The idea of self-made or ‘aatmanirbhar bharat’ has spurred a wave of nationalism across the country. The bold decision taken by the government and countless patriotic citizens of India, to ban Chinese apps and products, has opened up countless avenues for India to initiate, innovate and integrate its economy with the rest of the world.
As a result of numerous opportunities India has been provided with, various initiatives such as the Make in India and Made in India, have been introduced by the government. We may often end up thinking that they both mean the same. However, even though they are interconnected and quite similar at the grassroots level, the effect they have on the economy and their causes widely differ.
MAKE IN INDIA
By 2013, the GDP growth rate of India had dropped down to 6% and after the promise of the BRICS nation faded, India had been tagged as one of the ‘fragile five.’ India was on the brink of economic failure, and countless citizens and investors debated whether the world’s largest democracy was a boon or a bane. In order to facilitate investment, foster innovation, and enhance skill development, the dynamic Make in India project was launched in September 2014.
The fundamental aim of the initiative was to make India a world-level manufacturing powerhouse and attract investment from across the globe. With a strong focus sector such as automobiles, aviation, IT & BPN, pharmaceuticals, construction, defense manufacturing, electrical, machinery, food processing, textiles, and garments, etc, it was an invitation to investors from around the globe to invest and make in India.
It aimed to portray India as a credible business atmosphere and provide a stable framework for manufacturers. The manufacturing sectors contribute a little over 15% of the country’s GDP. Through this initiative, the BJP government aimed to grow this to a whopping 25%. Through this process, the government also aims to generate jobs to attract foreign direct investment and transform India into a leading manufacturing hub.
The Make in India initiative was instrumental in escalating the annual FDI inflow from 4.79 billion dollars in the FYI 2010-11 to 11.97 billion dollars in the FYI 2016-17. The ease of doing business index of India improved significantly as a result of simplification and relaxation of existing rules. The measures are taken to improve the country’s investment climate India jumped a massive 30 places to 100th. Under this initiative, 160 airports are being renovated and operationalized which has led to economic growth of 17.5%. Over the scenario of make in India and FDI was a positive summon to prospective investors from all over the world.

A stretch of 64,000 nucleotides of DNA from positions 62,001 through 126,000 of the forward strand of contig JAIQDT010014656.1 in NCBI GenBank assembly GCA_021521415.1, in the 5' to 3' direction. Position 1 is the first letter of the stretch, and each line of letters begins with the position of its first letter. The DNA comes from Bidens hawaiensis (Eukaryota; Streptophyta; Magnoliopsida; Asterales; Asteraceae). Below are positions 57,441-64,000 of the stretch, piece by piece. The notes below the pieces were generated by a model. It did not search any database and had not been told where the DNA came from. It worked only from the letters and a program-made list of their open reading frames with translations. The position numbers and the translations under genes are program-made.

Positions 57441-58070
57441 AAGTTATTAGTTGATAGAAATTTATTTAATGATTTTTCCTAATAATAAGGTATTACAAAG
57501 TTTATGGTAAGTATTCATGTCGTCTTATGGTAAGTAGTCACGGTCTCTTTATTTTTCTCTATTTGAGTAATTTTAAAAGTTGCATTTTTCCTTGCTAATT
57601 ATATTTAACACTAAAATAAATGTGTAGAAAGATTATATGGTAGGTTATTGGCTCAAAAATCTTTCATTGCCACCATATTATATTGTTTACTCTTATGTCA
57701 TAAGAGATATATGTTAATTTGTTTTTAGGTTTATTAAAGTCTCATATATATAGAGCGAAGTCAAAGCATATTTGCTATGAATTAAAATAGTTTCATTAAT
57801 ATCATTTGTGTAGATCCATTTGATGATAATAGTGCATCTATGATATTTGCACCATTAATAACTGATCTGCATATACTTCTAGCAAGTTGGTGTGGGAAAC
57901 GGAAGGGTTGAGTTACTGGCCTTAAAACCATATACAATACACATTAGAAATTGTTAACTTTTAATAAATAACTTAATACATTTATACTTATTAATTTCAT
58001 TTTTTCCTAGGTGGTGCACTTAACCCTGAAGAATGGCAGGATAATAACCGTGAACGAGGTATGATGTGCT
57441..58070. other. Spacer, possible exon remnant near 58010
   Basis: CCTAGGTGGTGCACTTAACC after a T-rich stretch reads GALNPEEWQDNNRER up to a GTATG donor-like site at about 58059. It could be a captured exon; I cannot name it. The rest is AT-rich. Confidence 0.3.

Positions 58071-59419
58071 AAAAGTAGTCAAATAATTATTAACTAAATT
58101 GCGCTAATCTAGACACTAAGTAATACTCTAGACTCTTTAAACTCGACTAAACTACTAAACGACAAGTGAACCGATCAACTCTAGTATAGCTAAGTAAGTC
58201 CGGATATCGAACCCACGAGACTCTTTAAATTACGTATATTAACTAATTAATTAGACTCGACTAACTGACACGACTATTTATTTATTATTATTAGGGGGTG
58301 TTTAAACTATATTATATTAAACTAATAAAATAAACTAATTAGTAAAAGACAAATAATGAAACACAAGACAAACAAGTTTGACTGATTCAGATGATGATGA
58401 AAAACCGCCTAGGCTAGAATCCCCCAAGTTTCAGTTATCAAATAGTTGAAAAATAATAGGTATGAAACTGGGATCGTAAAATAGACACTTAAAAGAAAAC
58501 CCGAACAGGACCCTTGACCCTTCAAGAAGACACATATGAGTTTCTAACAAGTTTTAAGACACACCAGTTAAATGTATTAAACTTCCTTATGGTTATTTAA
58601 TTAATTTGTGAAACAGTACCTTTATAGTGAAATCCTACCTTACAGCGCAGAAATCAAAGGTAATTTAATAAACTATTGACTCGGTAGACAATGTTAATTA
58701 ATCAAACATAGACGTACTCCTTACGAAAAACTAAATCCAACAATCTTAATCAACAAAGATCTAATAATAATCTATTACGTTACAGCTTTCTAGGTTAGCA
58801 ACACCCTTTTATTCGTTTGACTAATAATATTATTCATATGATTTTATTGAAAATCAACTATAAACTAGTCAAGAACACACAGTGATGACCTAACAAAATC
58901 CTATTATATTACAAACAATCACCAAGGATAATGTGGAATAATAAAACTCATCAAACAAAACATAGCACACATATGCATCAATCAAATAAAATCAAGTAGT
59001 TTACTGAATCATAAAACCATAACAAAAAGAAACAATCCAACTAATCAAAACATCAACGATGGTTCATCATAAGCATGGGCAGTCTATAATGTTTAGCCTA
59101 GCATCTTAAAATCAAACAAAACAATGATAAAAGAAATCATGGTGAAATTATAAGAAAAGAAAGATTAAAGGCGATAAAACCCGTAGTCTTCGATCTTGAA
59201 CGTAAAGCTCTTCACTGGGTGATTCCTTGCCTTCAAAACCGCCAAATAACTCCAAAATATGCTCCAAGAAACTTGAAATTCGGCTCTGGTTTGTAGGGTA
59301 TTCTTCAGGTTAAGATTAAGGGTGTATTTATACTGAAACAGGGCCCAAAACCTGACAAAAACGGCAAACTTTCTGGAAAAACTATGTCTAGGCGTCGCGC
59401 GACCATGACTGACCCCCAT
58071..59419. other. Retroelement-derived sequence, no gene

MADE IN INDIA
The Made in India initiative aims to promote domestic manufactures and encourages the ‘hyper-local approach.’ The initiative does not depend on any foreign direct investment and believes in efficient and effective utilization of resources, present within the country.
For a product to be tagged as ‘made in India,’ it must be borne out Indian factors of production i.e., land, labor, capital, entrepreneurship, and technology. With the aim of promoting local manufacturers, it will provide these manufacturers the opportunity to thrive and compete with foreign products and raise the standard of their product.
Summing up the difference between the two, the make in India project strongly focuses on domestic manufacturers and domestic factors of production, whereas, the Make in India aims at inviting foreign investors to invest and employ Indian factors of production to produce products. For example, Apple has recently shifted its manufacturing base from China to Chennai and has started manufacturing one of its flagship devices, the iPhone 11. This has been a huge major victory for India under the Make India project.
On the other hand, Amul, an Indian dairy and cooperative society, that purely used Indian resources to produce goods and services and is thus tagged as ‘Made in India.’ Moreover, the profits earned through the Make in India project would partially belong to the foreign investors, whereas the profits earned through the Made in India project would be retained within the economy.
Both the initiatives have been rolled out to benefit the economy in their own way and aim to make India self-reliant. If these initiatives are properly implemented, India will climb on the ladder of success and global recognition swiftly.
Written by Smriti Vohra